Racist perceptions on a college campus: Intersectionality of gender, race, and Greek affiliation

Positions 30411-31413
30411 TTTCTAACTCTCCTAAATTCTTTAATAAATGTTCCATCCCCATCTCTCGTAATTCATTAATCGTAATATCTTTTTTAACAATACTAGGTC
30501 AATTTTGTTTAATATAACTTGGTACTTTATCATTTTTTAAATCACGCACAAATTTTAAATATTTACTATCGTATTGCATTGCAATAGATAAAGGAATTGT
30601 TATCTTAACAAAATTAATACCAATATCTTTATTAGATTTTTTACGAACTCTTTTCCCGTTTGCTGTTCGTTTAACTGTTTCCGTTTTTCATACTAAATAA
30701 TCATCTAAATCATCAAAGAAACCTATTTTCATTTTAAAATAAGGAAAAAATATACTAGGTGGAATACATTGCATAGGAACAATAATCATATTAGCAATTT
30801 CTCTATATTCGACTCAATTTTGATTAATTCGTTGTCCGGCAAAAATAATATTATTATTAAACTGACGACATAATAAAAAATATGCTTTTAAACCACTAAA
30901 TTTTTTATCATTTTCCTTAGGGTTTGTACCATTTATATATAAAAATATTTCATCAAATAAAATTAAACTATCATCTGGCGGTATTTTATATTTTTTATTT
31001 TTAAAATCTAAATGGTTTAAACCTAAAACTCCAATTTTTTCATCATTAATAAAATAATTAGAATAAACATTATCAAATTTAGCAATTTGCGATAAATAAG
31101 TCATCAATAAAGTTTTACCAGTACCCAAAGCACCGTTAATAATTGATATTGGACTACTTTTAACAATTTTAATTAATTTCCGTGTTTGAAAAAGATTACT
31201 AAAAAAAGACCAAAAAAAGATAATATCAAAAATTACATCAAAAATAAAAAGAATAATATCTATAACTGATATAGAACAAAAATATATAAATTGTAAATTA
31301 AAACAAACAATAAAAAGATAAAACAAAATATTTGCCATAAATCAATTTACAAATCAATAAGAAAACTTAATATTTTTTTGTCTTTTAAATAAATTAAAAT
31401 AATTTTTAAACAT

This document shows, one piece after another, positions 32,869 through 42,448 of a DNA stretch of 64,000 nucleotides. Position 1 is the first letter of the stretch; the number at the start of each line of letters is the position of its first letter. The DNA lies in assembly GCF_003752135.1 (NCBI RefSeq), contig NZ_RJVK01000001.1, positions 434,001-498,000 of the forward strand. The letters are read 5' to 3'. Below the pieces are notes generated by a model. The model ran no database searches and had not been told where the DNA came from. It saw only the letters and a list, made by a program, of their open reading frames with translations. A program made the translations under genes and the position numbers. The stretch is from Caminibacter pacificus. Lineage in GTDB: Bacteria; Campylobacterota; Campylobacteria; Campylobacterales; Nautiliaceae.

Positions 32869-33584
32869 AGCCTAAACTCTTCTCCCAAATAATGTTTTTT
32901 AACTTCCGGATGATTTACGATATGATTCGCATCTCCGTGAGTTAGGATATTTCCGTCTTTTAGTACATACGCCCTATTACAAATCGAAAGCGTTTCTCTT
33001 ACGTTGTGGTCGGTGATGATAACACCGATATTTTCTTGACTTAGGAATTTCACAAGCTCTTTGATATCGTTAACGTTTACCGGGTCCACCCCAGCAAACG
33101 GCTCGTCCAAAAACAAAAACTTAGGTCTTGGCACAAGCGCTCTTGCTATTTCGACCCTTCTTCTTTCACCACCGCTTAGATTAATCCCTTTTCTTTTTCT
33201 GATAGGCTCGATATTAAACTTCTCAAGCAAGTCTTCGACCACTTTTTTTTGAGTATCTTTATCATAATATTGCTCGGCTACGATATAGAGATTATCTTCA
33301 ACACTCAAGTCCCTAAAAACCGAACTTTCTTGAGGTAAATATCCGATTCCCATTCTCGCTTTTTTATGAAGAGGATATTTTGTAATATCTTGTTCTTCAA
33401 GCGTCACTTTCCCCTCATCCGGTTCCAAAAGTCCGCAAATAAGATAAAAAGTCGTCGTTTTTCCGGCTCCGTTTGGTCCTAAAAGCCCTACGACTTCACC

This paper analyzes whether and how gender, race, and Greek affiliation, along with symbolic and traditional racial attitudes, are associated with racist perceptions on a college campus located in the deep south of the United States. To answer this question, we used survey data collected in 2013 from undergraduate students enrolled in a large Southern, including in our sample 1,003 Greek affiliated students and 2,176 non-Greek affiliated students. Using multivariate data analysis, our results showed that White and male participants had higher levels of racist perceptions than Black and female participants, and that the race and racist perceptions relationship was much stronger among Greek-affiliated than non-Greek respondents. Lastly, the two racial attitudes factors were found to mediate the relationships between social status factors and racist perceptions. From a critical race theory perspective, this study results should shed light on the importance of viewing Greek life in the broader context of society, considering the impact of racist perceptions within our higher education system.